Nikhil Kamath, the billionaire co-founder of India’s largest trading brokerage, has lifted the lid on the impact of Covid on his country
An Indian call centre worker turned high-flying stock broker has opened up on what life has been like in his home city as Covid grips the nation.
Nikhil Kamath dropped out of school when he was just 14, and went on to become India‘s youngest billionaire after turning his life savings into a stockbroking empire valued at over $3billion.
The 33-year-old, who is spending lockdown at his home in Bangalore in India’s south, said the nation’s second wave has caused enormous strain on the nation’s medical capabilities.
‘The situation has been bad across the world. For us the second wave didn’t hit when the rest of the world did – it had a delayed onset,’ he told Daily Mail Australia.
India’s coronavirus deaths crossed 250,000 on Wednesday in the deadliest 24 hours since the pandemic began, as the disease rampages through the countryside, overloading a fragile rural healthcare system.
Deaths swelled by a record 4,205 while infections rose 348,421 in the 24 hours to Wednesday, carrying the tally past 23 million.
While Mr Kamath believes the Indian Government ‘hasn’t done a horrible job’ handling the crisis, he does believe it could have done ‘better’.
‘India wasn’t prepared as we could have been – bear in mind we are a very large population,’ he said.
‘It might have been easier if there was one tenth of the people. We don’t have the capacity to cater to all the citizens of the country.
‘But everybody is coming together and all working together, from the private sector and the government, from temporary hospitals and oxygen supplies.’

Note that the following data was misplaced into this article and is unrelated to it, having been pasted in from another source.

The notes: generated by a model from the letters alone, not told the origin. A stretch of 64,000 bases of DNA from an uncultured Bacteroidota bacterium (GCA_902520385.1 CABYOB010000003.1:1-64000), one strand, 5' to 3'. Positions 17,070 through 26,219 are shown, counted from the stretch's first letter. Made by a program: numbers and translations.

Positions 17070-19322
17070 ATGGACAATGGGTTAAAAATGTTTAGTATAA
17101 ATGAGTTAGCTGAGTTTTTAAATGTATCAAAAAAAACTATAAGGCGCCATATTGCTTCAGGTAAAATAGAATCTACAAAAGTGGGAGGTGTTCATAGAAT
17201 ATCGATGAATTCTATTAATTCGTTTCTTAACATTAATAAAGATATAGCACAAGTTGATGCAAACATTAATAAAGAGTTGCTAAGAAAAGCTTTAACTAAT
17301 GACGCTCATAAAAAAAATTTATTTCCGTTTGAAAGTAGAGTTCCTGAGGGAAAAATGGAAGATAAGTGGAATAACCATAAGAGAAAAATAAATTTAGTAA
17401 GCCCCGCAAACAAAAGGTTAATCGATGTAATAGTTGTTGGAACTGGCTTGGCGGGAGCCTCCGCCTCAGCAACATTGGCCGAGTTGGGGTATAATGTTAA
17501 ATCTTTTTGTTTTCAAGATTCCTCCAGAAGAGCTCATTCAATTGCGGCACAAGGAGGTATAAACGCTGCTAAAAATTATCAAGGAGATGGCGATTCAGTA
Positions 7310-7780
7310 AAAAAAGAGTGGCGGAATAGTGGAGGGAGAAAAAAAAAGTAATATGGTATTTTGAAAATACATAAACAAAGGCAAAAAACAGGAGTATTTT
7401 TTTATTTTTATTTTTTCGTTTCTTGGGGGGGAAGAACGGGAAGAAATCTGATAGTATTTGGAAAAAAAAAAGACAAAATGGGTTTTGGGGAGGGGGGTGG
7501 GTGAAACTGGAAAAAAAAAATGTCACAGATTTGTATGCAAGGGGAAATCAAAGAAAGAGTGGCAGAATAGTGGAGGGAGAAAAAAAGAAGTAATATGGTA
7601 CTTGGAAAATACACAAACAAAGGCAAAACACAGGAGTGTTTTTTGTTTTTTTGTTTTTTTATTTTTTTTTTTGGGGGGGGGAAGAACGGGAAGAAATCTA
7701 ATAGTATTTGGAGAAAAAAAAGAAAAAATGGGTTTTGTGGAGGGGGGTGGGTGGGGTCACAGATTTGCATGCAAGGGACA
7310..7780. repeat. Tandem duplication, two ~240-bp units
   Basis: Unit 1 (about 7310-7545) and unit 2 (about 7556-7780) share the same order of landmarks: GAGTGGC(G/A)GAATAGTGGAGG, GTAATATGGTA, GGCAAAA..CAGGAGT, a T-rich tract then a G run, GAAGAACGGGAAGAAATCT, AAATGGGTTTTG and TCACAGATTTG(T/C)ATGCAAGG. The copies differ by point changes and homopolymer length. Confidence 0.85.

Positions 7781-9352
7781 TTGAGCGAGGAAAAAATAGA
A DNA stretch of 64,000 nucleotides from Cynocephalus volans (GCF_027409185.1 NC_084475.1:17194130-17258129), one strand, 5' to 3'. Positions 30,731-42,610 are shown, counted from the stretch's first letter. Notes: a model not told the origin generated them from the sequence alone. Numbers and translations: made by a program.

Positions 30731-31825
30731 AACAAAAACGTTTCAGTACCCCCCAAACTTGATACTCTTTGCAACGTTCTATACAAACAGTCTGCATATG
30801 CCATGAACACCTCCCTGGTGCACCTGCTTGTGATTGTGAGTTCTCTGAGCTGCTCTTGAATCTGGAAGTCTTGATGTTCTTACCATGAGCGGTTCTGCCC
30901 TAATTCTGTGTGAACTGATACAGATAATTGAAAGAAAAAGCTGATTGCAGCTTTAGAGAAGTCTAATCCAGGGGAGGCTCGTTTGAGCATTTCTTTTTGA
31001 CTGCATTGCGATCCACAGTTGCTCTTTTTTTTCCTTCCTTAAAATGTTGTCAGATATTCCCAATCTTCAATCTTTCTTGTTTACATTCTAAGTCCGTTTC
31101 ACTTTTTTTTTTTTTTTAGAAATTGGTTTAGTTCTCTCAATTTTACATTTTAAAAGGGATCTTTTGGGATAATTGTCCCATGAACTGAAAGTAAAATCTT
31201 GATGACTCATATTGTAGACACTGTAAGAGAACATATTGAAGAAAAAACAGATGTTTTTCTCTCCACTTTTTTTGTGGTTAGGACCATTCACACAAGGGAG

Kamath (pictured with wife Amanda Puravankara) has insisted the Covid crisis in India is ‘not as bad’ as the media portrays – despite deaths from the virus passing 250,000
Mr Kamath insisted things are ‘peaceful’ in Bangalore, where he lives, despite horrific images of bodies floating down the Ganges River as the nation struggles to deal with a Covid explosion. Pictured are hospital workers in Siliguri carrying the dead body of an infected local
Lacking beds, drugs and medical oxygen, hospitals have been forced to turn away droves of sufferers, while tales of desperate relatives searching for someone to treat dying loved ones have become sickeningly commonplace.
Many victims die without a doctor on hand to issue a death certificate, and even when a doctor is available, COVID-19 is not specified as the cause of death unless the deceased was tested for the disease, which few have been.
If you go outside it’s very quiet on the streets, but things are largely peaceful
Mr Kamath also said the Government ‘could definitely have done more’ in how it prepared for the second wave of Covid.
‘The problem is a lot larger than other countries. Our limited recourses and medical capabilities are probably not as good as they could have been,’ he said.
‘I think the timing of when it affected different countries has been different.’
Mr Kamath also believes the global media has made the Indian Covid crisis appear more dire than it is.
‘It’s not as bad as the foreign media has put it. The Indian media has been positive in their narrative, the truth lies in between somewhere,’ he said.
‘The Indian media has played it down and the other media has played it up – but it’s not as bad as the rest of the media is portraying it as.
Mr Kamath believes the global media has made the Indian Covid crisis appear worse than it is
A woman mourns after seeing the body of her son who died from coronavirus outside a mortuary of a Covid hospital in New Delhi
While horrifying photos of public cremations, bodies floating down the Ganges River and people dying in the streets have been laid bare to the rest of the world, Mr Kamath says it wasn’t necessarily a…